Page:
Does anyone have any experience of the kits & tips on their use. Spares & accessories seem expensive are there any alternatives you can buy to use with the kit.
Got given one for Xmas & not sure of its usefulness to the average home veg gardener,
I'm not familiar with these ... Perhaps they can be used as a propagator?
As far as I know, these kits provide 'summer-like' light conditions throughout they year, so allowing you to grow things like herbs, salad leaves and probably chili in mid-winter.They're no use for anything substantial, so you're not going to be picking sprouts, carrots or cabbages.
I wanted one as I live in Scotland and sometimes - plus, it's quite nice to grow salad, tomatoes and chilies in the winter months which is what this kit would allow you to achieve. But I agree with Pete8, you can't really grow anything like a root vegetable or similar.
I actually got one of these for Christmas too, but, I politely asked my fiancé if I could return it and buy IKEA's Vaxar kit instead (basically their own hydroponics kit).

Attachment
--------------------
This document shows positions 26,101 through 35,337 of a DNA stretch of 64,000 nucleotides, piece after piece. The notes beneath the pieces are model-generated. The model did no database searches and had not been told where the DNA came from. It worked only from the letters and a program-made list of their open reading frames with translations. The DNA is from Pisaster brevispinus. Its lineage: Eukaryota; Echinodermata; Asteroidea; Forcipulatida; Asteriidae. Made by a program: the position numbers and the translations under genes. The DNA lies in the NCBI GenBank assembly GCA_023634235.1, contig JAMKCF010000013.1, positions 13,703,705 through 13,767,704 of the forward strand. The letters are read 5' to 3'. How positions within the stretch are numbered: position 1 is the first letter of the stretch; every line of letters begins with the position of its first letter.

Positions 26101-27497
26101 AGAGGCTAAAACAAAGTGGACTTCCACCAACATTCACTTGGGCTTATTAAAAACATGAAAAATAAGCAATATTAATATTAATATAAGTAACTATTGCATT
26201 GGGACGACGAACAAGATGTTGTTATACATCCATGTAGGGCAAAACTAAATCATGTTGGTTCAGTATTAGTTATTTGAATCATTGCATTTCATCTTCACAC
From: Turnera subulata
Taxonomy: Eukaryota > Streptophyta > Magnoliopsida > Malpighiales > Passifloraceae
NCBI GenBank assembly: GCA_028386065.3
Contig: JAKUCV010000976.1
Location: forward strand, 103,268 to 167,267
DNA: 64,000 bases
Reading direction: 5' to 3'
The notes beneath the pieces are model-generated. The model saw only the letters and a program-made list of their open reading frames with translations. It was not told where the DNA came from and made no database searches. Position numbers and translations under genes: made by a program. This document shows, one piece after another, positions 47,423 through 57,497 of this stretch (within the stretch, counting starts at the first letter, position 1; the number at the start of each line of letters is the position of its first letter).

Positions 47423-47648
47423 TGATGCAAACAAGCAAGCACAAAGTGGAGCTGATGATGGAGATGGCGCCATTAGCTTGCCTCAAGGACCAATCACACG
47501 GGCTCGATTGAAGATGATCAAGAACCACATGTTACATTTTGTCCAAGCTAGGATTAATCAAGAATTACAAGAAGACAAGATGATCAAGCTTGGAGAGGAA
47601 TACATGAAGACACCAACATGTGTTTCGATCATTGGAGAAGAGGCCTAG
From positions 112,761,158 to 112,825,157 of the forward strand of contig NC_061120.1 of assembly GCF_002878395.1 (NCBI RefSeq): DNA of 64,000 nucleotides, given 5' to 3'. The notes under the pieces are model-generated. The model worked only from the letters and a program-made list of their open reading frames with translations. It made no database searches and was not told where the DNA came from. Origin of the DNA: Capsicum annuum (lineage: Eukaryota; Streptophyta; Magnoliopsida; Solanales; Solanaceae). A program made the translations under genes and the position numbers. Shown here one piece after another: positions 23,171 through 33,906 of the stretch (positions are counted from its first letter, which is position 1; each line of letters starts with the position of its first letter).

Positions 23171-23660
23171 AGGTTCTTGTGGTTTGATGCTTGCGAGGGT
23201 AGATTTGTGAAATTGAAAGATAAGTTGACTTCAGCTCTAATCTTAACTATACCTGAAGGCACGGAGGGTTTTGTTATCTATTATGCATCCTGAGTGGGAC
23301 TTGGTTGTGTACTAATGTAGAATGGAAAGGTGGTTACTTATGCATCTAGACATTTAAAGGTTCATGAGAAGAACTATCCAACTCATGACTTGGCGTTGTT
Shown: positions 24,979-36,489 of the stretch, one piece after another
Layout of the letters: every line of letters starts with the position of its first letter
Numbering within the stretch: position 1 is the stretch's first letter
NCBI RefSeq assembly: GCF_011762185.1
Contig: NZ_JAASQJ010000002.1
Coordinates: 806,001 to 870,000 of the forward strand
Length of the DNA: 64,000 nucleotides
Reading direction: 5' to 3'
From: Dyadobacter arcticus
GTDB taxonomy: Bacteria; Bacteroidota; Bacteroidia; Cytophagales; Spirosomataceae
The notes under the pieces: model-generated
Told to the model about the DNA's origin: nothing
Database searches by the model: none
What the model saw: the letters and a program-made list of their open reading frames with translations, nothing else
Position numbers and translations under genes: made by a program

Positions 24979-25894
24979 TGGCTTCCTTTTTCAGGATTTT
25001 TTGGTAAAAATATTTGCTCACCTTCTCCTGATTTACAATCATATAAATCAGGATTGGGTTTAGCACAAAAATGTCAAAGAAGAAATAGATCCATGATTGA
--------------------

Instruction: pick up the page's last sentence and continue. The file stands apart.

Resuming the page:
I swapped my Aerogarden for the IKEA kit because:
1. The accessories for the IKEA kit are cheaper and offer more flexibility into what can be planted. (the pumice stones, rock wool, fertiliser etc.)
2. The seed pod things for the Aerogarden seemed over priced for what they were, and there wasn't that great a range, plus I didn't know of anywhere to buy the pods in a shop.
3. From an aesthetic point, I liked the design of IKEA's hydroponic kits more.
4. Overall the starter kit with IKEA was cheaper, so I saved my fiancé a couple of bob too!
As far as I'm aware the only difference between the two was that the aero garden circulated the water and had an inbuilt light timer. I'm new to hydroponics so wasn't too fussed about the water pump and a timer can be bought for about £5.
And after germinating the first few seeds in IKEA's kit it seems like the Aerogarden is an all-in-one affair, whereas the IKEA kit requires a separate propagator, which is very easy to use.
All the best